If a user wishes to rent or give back an e-bike or e-scooter, but AWS is down, so they cannot communicate with a server, what are they supposed to do? They cannot rent or give back the bike, and they’re not likely to wait around until the problems are fixed. More than this, it’s not likely they’ll know or care it’s the fault of AWS – they will blame the app for being unreliable.
One of the most interesting recent innovations in the IT sector is blockchain technology and smart contracts. Chances are you may know blockchain as synonymous with Bitcoin. However, it is worth distinguishing the two. Bitcoin is a digital asset, and the blockchain is the underlying ledger on which all transactions are recorded. Think of blockchain as a distributed, permissionless, and immutable database. These words are essential – anyone may run a node that hosts a copy of the blockchain, there are no licensing fees to pay, and attackers cannot modify data.
This provides massively improved resilience over even the best data center fallback plans. While AWS has 84 ‘availability zones’ unevenly distributed around the globe, Bitcoin has over 14,000 nodes across the world and counting. Each node contains a copy of the entire blockchain, which holds every recorded transaction. Thus, Bitcoin could suffer an outage of thousands of nodes and remain accessible. It is challenging for any centralised service to match this kind of resilience.
Blockchain is useful, but the critical ingredient for the smart mobility sector is mixing it with smart contracts. These are programmable contracts that live on the blockchain and automatically respond to inputs or triggers. Anyone may interact with a smart contract at any time – think of it as an interactive script on the blockchain. Bitcoin specifically does not support smart contracts, but many modern blockchains such as Ethereum (which also uses nodes and distributed computing).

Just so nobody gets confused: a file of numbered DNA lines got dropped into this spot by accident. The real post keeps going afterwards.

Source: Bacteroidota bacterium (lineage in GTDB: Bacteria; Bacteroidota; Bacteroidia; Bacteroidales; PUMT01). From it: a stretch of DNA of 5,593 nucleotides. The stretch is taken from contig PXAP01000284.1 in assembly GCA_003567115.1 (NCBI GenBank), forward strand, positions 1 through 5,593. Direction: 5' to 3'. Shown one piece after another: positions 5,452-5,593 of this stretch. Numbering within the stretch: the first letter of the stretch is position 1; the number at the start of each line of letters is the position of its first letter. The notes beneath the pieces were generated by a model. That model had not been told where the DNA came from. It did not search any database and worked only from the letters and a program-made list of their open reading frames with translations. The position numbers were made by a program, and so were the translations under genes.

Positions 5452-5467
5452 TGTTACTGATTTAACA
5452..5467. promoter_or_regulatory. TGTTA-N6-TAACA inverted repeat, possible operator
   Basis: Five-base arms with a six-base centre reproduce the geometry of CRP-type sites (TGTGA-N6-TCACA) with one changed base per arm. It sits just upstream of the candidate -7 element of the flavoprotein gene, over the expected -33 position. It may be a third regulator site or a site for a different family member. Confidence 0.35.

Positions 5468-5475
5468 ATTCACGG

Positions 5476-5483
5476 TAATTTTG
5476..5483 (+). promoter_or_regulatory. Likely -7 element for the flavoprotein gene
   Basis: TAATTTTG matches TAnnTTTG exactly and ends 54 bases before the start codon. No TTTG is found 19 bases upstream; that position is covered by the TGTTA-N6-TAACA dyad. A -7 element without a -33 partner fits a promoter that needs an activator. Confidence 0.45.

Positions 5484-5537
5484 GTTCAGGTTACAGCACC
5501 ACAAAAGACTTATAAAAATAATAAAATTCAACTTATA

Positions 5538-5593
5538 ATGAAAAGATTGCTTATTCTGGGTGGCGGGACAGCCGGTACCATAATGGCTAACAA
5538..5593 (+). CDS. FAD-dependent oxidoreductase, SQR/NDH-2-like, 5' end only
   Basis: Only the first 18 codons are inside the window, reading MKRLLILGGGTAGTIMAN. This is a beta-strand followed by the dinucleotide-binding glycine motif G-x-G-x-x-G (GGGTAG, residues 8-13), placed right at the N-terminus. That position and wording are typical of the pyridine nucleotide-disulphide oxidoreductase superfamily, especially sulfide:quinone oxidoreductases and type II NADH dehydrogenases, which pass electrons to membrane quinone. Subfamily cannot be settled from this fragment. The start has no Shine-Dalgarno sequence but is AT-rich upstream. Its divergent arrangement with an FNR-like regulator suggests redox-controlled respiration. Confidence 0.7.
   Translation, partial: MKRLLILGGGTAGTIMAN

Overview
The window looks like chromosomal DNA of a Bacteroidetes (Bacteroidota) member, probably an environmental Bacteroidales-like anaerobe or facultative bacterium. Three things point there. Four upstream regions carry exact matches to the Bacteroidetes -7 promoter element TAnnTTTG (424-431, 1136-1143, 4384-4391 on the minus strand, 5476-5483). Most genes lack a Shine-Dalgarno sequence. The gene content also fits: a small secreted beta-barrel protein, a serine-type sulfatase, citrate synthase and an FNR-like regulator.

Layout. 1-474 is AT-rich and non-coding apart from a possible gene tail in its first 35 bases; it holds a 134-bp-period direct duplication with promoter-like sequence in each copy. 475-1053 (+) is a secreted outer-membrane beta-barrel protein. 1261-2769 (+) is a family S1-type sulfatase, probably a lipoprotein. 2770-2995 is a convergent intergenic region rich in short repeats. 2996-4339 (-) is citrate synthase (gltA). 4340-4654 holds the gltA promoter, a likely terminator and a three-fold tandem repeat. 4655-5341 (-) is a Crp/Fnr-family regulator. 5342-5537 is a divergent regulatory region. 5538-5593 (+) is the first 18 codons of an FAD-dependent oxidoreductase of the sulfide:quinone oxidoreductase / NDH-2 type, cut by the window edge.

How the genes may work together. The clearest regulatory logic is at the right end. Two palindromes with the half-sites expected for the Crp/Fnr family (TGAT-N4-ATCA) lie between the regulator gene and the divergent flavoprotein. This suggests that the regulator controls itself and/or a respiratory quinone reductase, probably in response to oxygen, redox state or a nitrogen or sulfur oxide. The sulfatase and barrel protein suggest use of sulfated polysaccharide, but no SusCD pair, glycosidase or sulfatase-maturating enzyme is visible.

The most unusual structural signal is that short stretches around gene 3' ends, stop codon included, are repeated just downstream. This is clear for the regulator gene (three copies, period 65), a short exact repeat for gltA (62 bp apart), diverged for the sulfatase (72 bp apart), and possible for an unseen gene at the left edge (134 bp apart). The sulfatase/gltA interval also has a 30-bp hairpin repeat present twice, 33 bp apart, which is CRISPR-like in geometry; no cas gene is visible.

This combination offers a lot of potential for future innovation in the smart mobility sector. Once a smart contract is live on the blockchain, it can be accessed by anyone at any time – no need to pay for expensive infrastructure or maintenance. You don’t need to worry about whether the server you are using is slow, unavailable, or down for maintenance. Simply accept payments from end-users through a smart contract to unlock e-bikes and e-scooters from anywhere in the world at any time.
It’s crucial for many companies that software development in renewable energy should be environmentally-friendly. Bitcoin and Ethereum are the two forerunners of blockchain technology and smart contracts, but other modern blockchains are environmentally friendly and less energy-intensive.
The smart mobility sector is about giving people the ability to go wherever they want, whenever they want. E-bikes and e-scooters help us to reach our destination faster. You don’t want your users hamstrung by server outages or bikes going missing while servers are unreachable. The distributed, permissionless nature of blockchain means this isn’t a concern for companies taking advantage of smart contracts. This is a very new area with lots of exciting potentials – future innovation in the smart mobility sector will undoubtedly come from software and not hardware solutions.